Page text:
Continuing a Legacy
March 28, 2017
Originally a journalist, Anne Hillerman detailed her journey to becoming a best-selling western author as the featured speaker for ASU’s 21st Annual Writers Conference in Honor of Elmer Kelton this spring.
Hillerman’s father, Tony Hillerman, created the popular Navajo Mystery Series featuring Lt. Joe Leaphorn and Navajo tribal cop Jim Chee, which consisted of 18 novels at the time of his death in 2008. Determined to continue his legacy and inspired by his love of words, Anne Hillerman put her journalism career on hold and worked with her husband to publish the nonfiction book, “Tony Hillerman’s Landscape: On the Road with Chee and Leaphorn.”
“My husband and I went on a book tour,” Hillerman said, “and on that tour, every talk somebody would ask, ‘Are there any more stories in the series? Did your dad have something at the publisher?’ And I would say no, and I could see how disappointed they were.”
Those comments inspired Hillerman to actually revive Leaphorn and Chee, as well as bring a supporting character, Bernadette “Bernie” Manuelito, to the forefront of the story. Her first book in the Navajo Mystery Series, “Spider Woman’s Daughter,” debuted in 2013 on the New York Times best-seller list. Her second, “Rock with Wings,” followed in 2015.
“I heard lots of stories about how my dad’s books changed peoples’ lives,” she continued. “After I got over the worst of missing my dad, I thought, I miss those characters, too. That was part of my motivation to continue the series.”
“One thing I like to say is don’t be discouraged. It is hard work, but anything worthwhile has a challenge.”
Hillerman gave two public lectures during the Writers Conference. The first lecture was a question-and-answer session facilitated by English faculty member Dr. Nicole Dilts that focused mainly on her writing style and featured queries from both Dilts and students in the audience.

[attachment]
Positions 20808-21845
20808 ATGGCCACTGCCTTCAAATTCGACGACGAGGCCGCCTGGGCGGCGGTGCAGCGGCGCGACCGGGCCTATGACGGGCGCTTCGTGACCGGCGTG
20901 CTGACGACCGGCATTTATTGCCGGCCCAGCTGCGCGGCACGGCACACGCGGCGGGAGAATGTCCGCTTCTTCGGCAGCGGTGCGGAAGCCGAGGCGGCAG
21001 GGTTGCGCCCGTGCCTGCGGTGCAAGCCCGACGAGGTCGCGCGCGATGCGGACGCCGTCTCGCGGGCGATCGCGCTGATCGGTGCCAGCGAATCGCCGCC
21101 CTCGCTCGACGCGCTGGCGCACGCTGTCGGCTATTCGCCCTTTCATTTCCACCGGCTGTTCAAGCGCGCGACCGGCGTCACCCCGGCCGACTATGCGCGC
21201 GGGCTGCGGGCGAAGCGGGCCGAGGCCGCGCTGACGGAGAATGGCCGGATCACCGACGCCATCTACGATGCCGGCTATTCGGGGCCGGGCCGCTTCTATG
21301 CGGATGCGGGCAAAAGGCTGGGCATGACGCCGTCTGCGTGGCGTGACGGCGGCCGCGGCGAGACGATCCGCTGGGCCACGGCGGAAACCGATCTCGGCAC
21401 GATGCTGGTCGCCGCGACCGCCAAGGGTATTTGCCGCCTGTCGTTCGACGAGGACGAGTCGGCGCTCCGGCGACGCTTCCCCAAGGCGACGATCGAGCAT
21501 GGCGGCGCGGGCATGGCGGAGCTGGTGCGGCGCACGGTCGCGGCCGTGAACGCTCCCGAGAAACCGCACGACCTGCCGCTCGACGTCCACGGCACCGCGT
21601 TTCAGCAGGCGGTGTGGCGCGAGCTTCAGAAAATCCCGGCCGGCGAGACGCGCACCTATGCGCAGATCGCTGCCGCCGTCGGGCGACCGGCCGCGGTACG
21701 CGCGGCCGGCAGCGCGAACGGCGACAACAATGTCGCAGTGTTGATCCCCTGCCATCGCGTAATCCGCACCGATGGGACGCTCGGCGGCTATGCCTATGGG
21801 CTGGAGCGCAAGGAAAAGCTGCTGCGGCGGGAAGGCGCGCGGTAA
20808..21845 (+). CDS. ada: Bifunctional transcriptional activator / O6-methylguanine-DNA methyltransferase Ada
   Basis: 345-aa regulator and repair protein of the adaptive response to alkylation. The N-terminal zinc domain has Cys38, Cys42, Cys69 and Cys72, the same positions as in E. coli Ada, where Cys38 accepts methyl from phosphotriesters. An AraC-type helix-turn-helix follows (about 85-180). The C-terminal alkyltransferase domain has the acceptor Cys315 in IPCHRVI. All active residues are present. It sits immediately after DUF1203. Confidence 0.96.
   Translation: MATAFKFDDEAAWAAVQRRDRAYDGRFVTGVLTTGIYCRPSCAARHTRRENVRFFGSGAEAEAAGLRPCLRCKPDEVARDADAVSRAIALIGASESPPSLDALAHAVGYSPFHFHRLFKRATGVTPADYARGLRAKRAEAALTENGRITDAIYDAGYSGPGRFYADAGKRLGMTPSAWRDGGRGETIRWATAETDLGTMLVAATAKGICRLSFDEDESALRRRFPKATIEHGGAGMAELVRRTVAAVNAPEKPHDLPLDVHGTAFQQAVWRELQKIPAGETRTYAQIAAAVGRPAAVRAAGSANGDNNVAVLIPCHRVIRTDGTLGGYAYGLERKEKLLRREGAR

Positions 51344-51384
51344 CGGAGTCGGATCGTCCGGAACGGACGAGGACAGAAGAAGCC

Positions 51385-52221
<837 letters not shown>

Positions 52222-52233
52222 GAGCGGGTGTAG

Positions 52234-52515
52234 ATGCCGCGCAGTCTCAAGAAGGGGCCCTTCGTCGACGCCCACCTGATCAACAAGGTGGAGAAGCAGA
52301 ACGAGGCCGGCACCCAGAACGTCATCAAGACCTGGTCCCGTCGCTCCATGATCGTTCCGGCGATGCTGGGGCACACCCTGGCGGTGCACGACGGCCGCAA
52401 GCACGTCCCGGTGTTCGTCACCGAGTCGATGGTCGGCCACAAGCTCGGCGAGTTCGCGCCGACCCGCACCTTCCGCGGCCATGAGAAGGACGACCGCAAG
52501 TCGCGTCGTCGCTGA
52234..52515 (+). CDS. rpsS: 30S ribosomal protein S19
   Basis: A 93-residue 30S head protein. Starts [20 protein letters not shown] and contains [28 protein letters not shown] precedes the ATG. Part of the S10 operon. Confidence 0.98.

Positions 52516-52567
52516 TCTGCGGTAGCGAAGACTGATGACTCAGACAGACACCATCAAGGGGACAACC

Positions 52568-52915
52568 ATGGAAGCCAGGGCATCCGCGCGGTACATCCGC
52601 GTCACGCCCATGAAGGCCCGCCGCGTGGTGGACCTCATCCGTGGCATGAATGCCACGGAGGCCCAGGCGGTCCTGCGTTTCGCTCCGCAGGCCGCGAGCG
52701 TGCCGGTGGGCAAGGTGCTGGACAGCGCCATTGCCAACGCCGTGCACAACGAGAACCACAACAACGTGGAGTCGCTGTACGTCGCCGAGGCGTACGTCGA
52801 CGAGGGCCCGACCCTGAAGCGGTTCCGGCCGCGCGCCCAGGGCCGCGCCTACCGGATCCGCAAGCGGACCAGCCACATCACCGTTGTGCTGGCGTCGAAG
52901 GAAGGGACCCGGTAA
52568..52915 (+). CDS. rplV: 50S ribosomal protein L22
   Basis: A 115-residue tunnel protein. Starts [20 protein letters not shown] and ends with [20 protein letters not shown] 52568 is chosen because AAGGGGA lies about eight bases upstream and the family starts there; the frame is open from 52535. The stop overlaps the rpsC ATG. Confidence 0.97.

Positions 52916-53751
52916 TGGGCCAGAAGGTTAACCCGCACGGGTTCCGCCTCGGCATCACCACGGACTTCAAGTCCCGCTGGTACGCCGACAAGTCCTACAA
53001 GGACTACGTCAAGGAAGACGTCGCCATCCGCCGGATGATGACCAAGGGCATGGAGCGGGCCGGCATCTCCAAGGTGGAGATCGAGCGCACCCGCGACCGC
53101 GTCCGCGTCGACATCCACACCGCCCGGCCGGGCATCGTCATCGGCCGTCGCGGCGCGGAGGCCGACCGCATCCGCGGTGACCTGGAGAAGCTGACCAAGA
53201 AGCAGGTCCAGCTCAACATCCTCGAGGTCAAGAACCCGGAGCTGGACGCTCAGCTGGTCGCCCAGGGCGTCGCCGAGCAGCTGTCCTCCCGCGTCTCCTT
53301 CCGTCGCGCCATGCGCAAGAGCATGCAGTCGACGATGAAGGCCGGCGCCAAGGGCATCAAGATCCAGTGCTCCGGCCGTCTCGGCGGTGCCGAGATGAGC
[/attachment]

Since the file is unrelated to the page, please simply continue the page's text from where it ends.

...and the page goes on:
“I knew I could never be my dad,” Hillerman said. “But I think his voice was strongly in my head, which was a good thing. I wanted my books to have some continuity with the books he had written.”
In her second lecture, Hillerman shared excerpts from all of her books, including “Song of the Lion,” the latest book in the Navajo Mystery Series to be released in early April. Noting she was terrified to attempt to continue such a popular series, she offered encouragement to writers young and old, encouraging them to keep writing and develop discipline.
“One thing I like to say is don’t be discouraged,” Hillerman said. “It is hard work, but anything worthwhile has a challenge. The more you stand it, the better your writing will be, and you will be a better person for it.”
“You have to give it priority,” she continued. “It’s just as important as doing your laundry, or getting your oil changed.”
In addition to Hillerman’s presentations, the two-day conference included nine sessions featuring an array of Texas authors and poets who read from their various works. The guest writers included three Texas Poets Laureate and four winners of the Western Writers of America’s prestigious Spur Award. These types of presentations, accordingly to Hillerman, are the perks of writers’ conferences.
“So much of writing is solitary,” she said. “It’s nice to be with real people and to see something different. I always tell students to go to writers’ conferences, and when you go, don’t be too shy. Don’t be afraid to ask questions. And don’t be afraid to go up to somebody who’s writing you like and say, ‘I love your writing,’ and more specifically, ‘I loved this book.’”
“The next thing you know,” she continued, “you’re having a conversation with someone who has always been your idol.”